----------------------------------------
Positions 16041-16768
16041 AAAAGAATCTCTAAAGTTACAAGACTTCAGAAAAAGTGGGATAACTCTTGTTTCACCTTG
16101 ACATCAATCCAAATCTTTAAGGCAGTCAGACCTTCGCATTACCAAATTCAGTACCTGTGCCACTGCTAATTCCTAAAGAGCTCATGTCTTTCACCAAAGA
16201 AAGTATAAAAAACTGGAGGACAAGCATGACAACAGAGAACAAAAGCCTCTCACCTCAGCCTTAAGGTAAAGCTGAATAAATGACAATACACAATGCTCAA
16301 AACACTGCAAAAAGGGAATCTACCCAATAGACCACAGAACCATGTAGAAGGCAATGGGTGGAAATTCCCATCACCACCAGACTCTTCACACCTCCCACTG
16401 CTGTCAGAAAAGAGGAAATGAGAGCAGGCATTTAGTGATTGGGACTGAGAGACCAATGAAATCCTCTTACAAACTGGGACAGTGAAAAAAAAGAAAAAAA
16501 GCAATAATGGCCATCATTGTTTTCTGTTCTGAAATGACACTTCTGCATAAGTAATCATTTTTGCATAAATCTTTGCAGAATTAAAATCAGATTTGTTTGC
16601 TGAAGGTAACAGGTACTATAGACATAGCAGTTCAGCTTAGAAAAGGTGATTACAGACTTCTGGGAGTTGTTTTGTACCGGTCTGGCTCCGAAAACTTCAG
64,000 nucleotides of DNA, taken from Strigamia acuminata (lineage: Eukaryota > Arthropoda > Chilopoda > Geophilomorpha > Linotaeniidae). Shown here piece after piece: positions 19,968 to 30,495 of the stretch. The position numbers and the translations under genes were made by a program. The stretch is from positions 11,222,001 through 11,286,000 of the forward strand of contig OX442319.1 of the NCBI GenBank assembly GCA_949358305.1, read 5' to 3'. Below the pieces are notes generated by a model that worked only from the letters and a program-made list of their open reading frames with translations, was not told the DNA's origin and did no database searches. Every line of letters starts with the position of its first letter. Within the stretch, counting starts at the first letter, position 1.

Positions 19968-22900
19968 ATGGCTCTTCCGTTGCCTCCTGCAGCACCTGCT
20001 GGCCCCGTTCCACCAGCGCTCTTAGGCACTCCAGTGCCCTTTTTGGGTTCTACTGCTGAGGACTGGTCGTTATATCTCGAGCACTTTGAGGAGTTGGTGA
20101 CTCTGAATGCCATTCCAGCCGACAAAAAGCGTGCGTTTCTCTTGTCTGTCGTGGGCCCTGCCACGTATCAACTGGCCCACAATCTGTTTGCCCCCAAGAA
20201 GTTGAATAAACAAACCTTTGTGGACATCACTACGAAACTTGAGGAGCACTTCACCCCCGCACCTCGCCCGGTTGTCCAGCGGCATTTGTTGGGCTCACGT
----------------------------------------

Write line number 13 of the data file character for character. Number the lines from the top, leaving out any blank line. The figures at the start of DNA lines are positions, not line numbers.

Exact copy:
20101 CTCTGAATGCCATTCCAGCCGACAAAAAGCGTGCGTTTCTCTTGTCTGTCGTGGGCCCTGCCACGTATCAACTGGCCCACAATCTGTTTGCCCCCAAGAA